Talk to the players next time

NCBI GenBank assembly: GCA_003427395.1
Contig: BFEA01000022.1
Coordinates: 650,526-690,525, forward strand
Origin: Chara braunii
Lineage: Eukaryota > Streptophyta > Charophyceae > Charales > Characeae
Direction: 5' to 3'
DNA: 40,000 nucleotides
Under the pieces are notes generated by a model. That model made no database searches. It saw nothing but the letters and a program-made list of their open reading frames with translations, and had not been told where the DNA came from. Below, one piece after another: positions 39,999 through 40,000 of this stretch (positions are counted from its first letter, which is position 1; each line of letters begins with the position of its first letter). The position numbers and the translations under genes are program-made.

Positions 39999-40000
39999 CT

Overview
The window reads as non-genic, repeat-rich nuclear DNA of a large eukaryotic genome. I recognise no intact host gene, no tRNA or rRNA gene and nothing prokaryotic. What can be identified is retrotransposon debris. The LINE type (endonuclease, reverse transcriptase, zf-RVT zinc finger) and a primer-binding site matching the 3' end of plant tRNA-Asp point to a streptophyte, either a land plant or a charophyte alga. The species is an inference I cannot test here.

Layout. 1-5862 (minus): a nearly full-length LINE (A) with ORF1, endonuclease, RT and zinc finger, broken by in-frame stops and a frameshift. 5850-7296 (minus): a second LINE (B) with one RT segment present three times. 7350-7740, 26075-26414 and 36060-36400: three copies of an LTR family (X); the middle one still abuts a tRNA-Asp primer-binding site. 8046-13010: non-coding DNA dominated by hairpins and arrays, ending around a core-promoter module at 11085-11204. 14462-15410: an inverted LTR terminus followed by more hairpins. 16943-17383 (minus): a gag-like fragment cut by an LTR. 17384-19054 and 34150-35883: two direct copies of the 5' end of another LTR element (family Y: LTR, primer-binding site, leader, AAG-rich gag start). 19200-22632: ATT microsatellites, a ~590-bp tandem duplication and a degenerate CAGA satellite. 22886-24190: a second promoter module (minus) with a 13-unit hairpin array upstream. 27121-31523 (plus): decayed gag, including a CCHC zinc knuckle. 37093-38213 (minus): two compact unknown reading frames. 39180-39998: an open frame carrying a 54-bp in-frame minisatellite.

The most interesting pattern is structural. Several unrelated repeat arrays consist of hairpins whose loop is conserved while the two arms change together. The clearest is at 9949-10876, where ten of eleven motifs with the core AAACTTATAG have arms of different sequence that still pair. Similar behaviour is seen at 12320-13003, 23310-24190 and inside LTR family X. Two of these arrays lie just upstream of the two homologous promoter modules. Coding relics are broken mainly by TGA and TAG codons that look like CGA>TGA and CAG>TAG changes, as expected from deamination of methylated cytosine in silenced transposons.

Dear Editor:It makes me ill to imagine the fate of baseball in Aspen without Rick Ryan. It will suffer massively.Coach Ryan grew up in Aspen and played baseball for Aspen High School. He’s a fanatic for tradition, respect and playing the game right. He built a solid program for players who love to play. I played high school ball for him for three years and returned to assistant-coach for five summers. We won some and lost some, but it was always a fun and competitive program. Rick was a great player’s coach and a really great guy to be around. All of that should’ve been enough. But he was the right man for the job. He gave us the same chance as every other kid in America -the chance to play baseball. We didn’t even have summer ball before him.Coach Ryan believed baseball in Aspen should be just as serious as any other sport and he demanded serious commitment from his players – a commitment equal to his own. Somehow baseball is the only sport in Aspen where this sort of demand is considered an extreme by outsiders and/or the uncommitted. Rick did not want dabblers on his varsity team. His coaching style and his desire to build a winning program are not unusual in any sport I know of. For the serious players, we knew Rick was our man. He always made his demands very clear: hard work, commitment, tradition, respect and accountability. Clearly, Aspen High School has decided that this sort of philosophy is dispensable.It’s not unusual for a few parents to complain about a coach (playing time, philosophical differences, etc.) but normally that doesn’t cut it. It’s absurd to consider these complaints as reasonable grounds for dismissal. For a long time these complaints did nothing but frustrate his job. Now they’ve ended it. And they’ve ended a very good program. Some people just don’t know how good they’ve got it. It’s no secret that Coach Ryan had high expectations, but let me tell you, all of us who loved to play fed off Rick’s fire and we would have walked through fire with him anytime. His dismissal is a slap in the face to all the years of selfless commitment he gave us. This sort of blunder tends to bring long, miserable curses. It puts the screws on baseball in Aspen for sure.It would do AHS a lot of good to reconsider the matter. Maybe talk to the players this time.Jared GibsonAspenAHS baseball team captain, 2000
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